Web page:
'Mega Man 11' Review: I Hate Bounce Man

7.5/10 (PS4)

At E3 2018, I got the chance to get my hands on the Mega Man 11 demo. For the next half-hour, I murdered the blue bomber over and over. He died to enemy missiles, pitfalls and bosses more times than I could feasibly count. It almost felt sadistic—watching this robot who wants nothing more than to save his friends from the evil control of Dr. Wily die because I'm terrible.

After a few more days (and too many hours) with Mega Man 11, I've added even more notches onto Mega Man's tombstone. The action platformer, available on the Nintendo Switch, PlayStation 4, Xbox One and PC, is incredibly difficult even with practice. The eight robot masters have been taken by the evil Dr. Wily, and it's up to you to get him back. You'll jump, dash and bounce in levels themed around each one of these mind-controlled bots.

It's been eight years since the last Mega Man side-scroller, and the basic formula still works. Platforming feels smooth and rewards players with deft fingers. Each stage has a great amount of flavor and character, giving you new obstacles to enjoy. Blast Man's stage is based on a B-tier movie set, and Block Man hangs out in a construction site gone awry. That classic Mega Man flair that's been missing from games for nearly a decade is finally back, and fans looking for a challenge need to show Capcom that they shouldn't put the blue bomber back on ice.

The new gimmick for Mega Man 11 is the double-gear system. You can slow down time or increase your damage for a short period of time, giving you new ways to defeat enemies or complete puzzles. The gear system can be hard to handle at first, but once I got the hang of it, I couldn't imagine anything different. Some levels are outright impossible without smart use of the gears, which adds a new level of strategy to a game that's mainly about jumping and shooting.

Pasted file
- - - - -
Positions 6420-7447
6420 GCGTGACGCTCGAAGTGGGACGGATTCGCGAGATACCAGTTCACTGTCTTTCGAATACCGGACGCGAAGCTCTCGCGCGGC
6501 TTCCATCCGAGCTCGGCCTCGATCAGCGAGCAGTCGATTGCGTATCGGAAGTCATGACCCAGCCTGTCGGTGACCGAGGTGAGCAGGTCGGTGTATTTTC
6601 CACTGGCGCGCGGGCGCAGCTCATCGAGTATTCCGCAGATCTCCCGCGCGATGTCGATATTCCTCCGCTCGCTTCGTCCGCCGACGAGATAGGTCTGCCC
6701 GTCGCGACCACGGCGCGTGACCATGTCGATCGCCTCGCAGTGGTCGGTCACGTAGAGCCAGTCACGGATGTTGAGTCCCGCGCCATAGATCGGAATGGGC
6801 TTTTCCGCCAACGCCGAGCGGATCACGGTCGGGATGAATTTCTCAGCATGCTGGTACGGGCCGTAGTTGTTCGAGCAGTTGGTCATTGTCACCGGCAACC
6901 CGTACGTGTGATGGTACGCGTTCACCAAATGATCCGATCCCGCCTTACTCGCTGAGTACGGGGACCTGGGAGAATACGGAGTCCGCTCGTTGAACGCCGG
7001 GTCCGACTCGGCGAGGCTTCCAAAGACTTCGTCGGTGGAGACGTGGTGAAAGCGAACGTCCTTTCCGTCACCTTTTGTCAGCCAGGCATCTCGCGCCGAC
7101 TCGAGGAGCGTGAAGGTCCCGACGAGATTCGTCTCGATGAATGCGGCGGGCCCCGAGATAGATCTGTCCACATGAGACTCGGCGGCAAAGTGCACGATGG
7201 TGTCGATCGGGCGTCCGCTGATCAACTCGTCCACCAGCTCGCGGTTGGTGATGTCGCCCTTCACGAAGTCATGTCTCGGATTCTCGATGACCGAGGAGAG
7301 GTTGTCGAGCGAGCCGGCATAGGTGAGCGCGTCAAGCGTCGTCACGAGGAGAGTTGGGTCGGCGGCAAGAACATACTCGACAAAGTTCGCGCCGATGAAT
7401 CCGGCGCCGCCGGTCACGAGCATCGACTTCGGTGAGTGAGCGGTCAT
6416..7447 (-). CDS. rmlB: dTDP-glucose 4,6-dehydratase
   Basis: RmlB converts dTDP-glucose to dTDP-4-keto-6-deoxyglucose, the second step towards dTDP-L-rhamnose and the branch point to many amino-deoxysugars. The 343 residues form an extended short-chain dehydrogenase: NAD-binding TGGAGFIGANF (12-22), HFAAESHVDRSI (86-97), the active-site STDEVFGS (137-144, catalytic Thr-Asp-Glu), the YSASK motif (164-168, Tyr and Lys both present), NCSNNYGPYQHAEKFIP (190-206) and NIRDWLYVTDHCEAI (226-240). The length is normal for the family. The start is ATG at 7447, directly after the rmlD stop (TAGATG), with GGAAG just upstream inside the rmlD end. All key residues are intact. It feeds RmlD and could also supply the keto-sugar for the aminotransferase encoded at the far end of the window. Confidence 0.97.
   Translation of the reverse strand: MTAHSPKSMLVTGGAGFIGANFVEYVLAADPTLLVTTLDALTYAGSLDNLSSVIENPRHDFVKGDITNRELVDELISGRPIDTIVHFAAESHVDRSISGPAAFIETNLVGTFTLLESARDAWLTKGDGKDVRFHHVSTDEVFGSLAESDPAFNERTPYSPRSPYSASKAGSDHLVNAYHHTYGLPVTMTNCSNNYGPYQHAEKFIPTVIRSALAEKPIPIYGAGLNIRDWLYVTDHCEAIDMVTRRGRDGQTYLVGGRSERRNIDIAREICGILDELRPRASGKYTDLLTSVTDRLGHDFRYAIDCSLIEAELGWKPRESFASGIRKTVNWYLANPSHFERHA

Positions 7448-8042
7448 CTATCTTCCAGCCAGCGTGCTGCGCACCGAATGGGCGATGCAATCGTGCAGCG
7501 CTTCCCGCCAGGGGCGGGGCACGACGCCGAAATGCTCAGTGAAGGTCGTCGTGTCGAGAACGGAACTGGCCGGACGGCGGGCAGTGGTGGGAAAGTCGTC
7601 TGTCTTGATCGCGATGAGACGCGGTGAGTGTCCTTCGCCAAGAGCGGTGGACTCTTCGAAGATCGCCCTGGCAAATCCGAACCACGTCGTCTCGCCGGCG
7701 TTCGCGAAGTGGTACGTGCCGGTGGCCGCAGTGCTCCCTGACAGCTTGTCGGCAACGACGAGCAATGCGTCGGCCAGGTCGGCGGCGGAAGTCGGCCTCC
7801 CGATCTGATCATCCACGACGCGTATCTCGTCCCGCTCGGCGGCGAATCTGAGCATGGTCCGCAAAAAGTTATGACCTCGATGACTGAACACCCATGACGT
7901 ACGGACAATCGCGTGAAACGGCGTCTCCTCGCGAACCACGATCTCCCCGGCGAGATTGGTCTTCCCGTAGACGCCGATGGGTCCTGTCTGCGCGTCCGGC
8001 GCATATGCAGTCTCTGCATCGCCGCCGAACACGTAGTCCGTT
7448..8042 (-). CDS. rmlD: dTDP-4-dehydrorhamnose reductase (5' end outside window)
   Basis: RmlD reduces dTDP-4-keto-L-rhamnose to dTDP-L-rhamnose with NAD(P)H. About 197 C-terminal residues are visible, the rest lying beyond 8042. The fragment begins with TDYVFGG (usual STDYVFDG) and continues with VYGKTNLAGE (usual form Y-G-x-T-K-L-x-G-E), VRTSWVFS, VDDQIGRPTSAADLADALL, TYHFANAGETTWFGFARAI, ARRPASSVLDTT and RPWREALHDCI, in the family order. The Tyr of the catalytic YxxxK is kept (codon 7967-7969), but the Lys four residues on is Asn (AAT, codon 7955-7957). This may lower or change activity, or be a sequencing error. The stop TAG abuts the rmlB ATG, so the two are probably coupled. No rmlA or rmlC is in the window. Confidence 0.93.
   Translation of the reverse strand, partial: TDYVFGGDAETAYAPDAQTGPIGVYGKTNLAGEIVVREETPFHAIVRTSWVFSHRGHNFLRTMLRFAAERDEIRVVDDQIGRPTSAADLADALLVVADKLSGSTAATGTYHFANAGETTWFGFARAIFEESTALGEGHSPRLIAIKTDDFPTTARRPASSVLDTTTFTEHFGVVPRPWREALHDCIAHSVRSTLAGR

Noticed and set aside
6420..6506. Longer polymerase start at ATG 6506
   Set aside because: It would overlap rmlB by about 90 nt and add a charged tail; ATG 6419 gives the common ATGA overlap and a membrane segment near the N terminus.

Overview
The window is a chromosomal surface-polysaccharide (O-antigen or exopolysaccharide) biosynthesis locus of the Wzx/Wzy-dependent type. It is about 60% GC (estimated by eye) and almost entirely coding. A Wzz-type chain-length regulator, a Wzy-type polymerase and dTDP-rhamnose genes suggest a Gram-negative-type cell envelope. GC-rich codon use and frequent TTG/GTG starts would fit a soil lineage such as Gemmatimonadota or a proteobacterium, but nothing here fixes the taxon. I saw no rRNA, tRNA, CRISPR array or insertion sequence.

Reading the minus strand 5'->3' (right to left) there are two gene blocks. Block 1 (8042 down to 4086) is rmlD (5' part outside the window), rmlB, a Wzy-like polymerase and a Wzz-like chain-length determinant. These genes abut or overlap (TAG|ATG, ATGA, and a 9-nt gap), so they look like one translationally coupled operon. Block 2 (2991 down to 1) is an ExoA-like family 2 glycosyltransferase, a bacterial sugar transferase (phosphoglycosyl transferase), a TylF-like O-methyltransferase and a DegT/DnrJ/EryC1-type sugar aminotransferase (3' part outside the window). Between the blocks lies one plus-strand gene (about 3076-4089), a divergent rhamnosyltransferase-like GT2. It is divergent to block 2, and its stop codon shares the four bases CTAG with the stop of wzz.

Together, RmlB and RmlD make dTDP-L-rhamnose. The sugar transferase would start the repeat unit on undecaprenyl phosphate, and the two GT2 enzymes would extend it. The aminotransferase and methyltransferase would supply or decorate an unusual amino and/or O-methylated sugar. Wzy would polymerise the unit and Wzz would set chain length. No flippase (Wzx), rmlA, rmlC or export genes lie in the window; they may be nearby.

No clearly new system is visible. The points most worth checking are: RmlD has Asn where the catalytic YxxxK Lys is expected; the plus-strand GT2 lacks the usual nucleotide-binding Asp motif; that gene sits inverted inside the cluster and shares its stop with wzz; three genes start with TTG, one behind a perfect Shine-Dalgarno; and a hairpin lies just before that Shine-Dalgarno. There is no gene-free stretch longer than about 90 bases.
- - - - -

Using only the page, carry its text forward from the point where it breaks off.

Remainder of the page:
The skill curve for Mega Man 11 can be outright frustrating. Even in Newcomer mode, which gives you unlimited lives and a bird that keeps you from falling into pits, the game can still be too challenging. Some levels, like Torch Man and Acid Man, can be enjoyed without grinding your teeth. Others were not made with the newcomer in mind.

I have never hated a stage in a platformer as much as Bounce Man's land. The entire area is covered in bouncy balls that are supposed to propel you further into the air when you jump. It took me hours to reach Bounce Man and get through the stage on my first play through. It's tricky to bounce on correctly; missing one jump can cause you to plummet back to the bottom of a screen. Good platforming should reward players for figuring out the screen's puzzle while adding mechanical play. Bounce boy's level doesn't do any of that.

I'm not a platformer grand master, but I do appreciate Mega Man 11. Updating a classic Nintendo Entertainment System gameplay formula for a modern generation isn't easy. With battle royale multiplayer extravaganzas and sprawling open-world single player experiences dominating games sales, Mega Man 11 must earn a spot without the aid of rose-tinted nostalgia glasses. It's still worth a play if you want a challenge and a game that won't go easy on you.